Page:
Inspector General of Police Kale Kayihura has “declassified” the particulars of his widely publicized trip to Turkey in June this year, which sparked media frenzy amid rumors that his health was deteriorating.
The trip which forced Gen Kayihura to miss the State of the Nation Address and the Budget reading, became a cause of anxiety, as officials in the police force kept saying their boss’s mission abroad was classified.
Yesterday, the IGP revealed that in Turkey, he was meeting with experts in his efforts to start up a Forensic Science Unit intended help with investigation of major cases.
Under the regional police partnership, the Eastern African Police Chiefs Corporation Organization (EAPPCCO) currently chaired by Kayihura, Uganda was chosen for construction of Forensics Unit.
This was hoped to save police forces in the region from having to solicit external support for forensics work.
The IGP, during a dialogue meeting with stakeholders at Mbarara University of Science and Technology (MUST) on Sunday, revealed that Uganda and her neighbors normally send samples from crime scenes to countries like South Africa, the UK and Israel for specialized examination, which is expensive and stressful.
The state of the art Forensic Science Unit is set to be established at the Police Headquarters in Naguru.
Meanwhile, Kayihura announced that the force will be partnering with Mbarara University to train the people that will be working in the Unit.
Under the arrangement, the University will also provide consultancy services on the right equipment to be procured for the lab.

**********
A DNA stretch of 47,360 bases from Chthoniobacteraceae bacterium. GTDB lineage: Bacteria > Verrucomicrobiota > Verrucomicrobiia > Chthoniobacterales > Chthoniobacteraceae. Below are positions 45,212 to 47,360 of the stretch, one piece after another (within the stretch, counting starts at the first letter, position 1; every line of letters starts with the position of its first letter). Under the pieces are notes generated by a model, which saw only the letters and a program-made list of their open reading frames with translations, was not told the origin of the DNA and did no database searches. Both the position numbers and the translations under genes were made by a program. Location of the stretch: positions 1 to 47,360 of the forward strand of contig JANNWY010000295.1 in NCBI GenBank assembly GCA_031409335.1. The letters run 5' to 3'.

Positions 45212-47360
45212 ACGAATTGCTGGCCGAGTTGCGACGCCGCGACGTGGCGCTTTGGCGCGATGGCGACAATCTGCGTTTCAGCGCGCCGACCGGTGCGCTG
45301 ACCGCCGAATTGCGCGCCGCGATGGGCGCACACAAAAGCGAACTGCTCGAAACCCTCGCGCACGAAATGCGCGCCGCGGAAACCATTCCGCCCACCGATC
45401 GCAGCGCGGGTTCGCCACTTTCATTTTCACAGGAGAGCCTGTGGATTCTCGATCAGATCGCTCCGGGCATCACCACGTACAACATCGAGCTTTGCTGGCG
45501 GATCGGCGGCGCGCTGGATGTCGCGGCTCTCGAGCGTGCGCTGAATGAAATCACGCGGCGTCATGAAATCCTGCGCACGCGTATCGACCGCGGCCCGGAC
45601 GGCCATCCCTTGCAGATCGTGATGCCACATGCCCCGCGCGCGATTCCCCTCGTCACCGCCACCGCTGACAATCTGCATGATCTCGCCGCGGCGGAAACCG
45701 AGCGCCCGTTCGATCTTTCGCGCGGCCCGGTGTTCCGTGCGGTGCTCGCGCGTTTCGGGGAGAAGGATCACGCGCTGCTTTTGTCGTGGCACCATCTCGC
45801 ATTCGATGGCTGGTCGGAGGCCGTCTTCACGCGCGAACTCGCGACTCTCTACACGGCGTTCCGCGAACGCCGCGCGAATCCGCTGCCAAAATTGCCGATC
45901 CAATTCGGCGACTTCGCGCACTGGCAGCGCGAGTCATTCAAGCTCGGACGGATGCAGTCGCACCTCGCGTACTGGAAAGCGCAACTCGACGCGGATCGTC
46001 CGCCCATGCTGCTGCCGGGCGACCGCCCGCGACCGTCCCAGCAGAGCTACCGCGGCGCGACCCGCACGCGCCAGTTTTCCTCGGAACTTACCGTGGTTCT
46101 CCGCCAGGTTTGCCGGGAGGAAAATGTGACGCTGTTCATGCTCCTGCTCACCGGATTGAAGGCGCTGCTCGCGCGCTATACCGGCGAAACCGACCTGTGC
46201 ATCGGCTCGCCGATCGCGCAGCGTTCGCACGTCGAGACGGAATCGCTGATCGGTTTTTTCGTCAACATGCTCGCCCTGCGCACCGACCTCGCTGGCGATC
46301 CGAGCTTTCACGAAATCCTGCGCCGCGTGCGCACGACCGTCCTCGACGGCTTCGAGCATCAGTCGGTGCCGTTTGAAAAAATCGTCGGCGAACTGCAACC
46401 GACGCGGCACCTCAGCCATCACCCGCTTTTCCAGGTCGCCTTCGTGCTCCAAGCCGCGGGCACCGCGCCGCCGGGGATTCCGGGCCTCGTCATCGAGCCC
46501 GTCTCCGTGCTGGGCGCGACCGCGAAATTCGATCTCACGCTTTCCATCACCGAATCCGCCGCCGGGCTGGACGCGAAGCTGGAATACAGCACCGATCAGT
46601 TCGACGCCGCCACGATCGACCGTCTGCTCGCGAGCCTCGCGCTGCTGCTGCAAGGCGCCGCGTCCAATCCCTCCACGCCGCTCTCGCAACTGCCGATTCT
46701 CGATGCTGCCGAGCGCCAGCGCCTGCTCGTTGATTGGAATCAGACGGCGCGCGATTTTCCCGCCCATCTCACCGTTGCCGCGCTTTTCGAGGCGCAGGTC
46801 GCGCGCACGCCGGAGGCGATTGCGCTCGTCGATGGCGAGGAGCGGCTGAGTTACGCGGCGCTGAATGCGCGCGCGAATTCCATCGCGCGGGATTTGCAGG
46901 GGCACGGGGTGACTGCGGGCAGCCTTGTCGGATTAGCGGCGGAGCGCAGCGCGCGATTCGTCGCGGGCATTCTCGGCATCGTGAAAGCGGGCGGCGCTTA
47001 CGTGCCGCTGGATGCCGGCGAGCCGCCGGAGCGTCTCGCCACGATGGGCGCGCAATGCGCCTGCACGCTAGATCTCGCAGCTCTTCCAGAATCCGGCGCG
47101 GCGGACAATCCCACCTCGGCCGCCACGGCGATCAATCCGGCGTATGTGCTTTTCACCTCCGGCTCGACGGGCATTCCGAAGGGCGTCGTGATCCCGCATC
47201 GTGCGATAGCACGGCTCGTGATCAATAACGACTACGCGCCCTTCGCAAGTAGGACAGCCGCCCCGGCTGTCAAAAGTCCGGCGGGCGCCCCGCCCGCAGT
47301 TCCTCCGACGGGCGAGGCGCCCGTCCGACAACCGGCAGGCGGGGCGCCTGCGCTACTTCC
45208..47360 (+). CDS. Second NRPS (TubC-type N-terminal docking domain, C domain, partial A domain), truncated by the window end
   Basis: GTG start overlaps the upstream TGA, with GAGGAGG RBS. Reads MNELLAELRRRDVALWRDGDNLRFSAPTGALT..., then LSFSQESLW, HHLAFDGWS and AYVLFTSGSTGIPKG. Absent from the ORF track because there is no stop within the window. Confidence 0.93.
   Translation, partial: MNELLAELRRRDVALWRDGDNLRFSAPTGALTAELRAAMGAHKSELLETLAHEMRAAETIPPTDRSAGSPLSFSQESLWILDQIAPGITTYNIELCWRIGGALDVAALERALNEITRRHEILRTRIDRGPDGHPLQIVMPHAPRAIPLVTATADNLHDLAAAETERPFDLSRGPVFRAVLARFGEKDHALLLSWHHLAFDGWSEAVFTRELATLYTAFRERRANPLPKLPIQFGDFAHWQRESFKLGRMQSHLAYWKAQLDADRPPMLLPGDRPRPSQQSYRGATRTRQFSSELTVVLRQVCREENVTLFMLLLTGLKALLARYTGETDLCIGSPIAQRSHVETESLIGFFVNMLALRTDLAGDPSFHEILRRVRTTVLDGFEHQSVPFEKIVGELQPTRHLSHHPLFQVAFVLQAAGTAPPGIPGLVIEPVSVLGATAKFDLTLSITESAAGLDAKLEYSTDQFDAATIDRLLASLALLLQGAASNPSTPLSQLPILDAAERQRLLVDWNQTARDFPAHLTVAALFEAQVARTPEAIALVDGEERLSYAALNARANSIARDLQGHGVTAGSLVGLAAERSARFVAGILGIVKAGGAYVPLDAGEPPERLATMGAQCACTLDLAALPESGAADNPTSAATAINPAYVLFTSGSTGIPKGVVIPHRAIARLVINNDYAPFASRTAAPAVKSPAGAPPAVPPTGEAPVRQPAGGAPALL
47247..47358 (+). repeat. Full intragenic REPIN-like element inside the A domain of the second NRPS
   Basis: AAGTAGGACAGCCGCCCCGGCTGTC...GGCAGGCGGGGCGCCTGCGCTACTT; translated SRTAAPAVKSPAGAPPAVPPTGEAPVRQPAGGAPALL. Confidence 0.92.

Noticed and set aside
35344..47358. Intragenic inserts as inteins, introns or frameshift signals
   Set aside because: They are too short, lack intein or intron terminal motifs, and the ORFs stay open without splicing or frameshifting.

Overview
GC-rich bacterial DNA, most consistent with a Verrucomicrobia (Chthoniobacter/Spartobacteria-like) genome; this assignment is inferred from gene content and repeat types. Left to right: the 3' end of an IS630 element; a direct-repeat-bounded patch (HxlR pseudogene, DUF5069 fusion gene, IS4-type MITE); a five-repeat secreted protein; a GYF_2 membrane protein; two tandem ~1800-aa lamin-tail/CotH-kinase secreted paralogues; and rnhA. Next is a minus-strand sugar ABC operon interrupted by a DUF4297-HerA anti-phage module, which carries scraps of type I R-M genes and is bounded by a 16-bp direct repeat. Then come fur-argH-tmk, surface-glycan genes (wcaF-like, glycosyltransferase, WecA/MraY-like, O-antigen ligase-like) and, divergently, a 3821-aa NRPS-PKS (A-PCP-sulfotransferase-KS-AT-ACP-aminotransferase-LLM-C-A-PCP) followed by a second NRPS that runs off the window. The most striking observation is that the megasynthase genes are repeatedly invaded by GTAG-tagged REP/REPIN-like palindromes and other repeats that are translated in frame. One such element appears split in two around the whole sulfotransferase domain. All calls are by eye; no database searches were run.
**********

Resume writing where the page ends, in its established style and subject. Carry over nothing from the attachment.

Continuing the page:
The IGP explained why he chose the university.
“When it came to me, immediately it was Mbarara, not that I have a problem with my university (Makerere); it just came to my mind… We have also been hearing from the market that students from here have a different attitude. They are not like the others including those from Makerere who are only job seekers.”
During the meeting, Kayihura introduced a delegation from Turkey with whom he met during the June Trip.
The team led by Prof. Dr. Ibrahim Halil Elekcioglu of Cukurova University in Adana Turkey, had earlier on 30th December 2017 signed an MOU with the IGP to cement the cooperation.
Kayihura announced that ground breaking for the Forensics Lab was done last week and that works will be taken up by a Chinese construction firm.
Kayihura revealed that he picked interest in forensics in 2005 when cybercrimes started increasing.
The need, he said, intensified with the 2010 terrorist attack in Kampala, and lately the murder of Police spokesperson Andrew Felix Kaweesi.
“We face the challenges of criminal investigations failing to exploit the scene of crime. Modern science and technology allows you to exploit the scene of crime and be able to precisely convince the court rather than simply depending on testimonies of witnesses, and confessions of suspects,” he said.
“Some suspects will simply tell court that they were forced to confess and court disallows a very critical piece of evidence and you lose the case. But if you have got scientific DNA evidence results based on DNA analysis, comparing samples from the suspect found on the scene; these are more reliable and convincing to the court.”
The IGP appealed to the public not to demonize the project, which he said will not just help the police but also other enforncment agencies such as the Army, URA, among others.
The project, according to the IGP, has the full backing of President Yoweri Museveni.
“Actually the president had challenged us that we put up a forensic laboratory, because he appreciates the importance of forensics in criminal investigations. So he allowed us to use our land and when we gave him our plan he endorsed it without any hesitation”
Speaking during the meeting, Mbarara University Vice Chancellor Prof. Celestine Obua hailed the IGP for coming up with the plan and selecting the university to be the centre of forensic science training.
One of the officials on the Turkish delegation, Dr. Mete Korkut urged scientists in Uganda to adapt to and embrace technology and innovations in criminal justice.
He also advised forensic scientists in the project to work basing on standards, accuracy and quality assurance.
“I hope in 10 years, Mbarara and Kampala laboratories will be a very powerful centre of forensic sciences,” he said.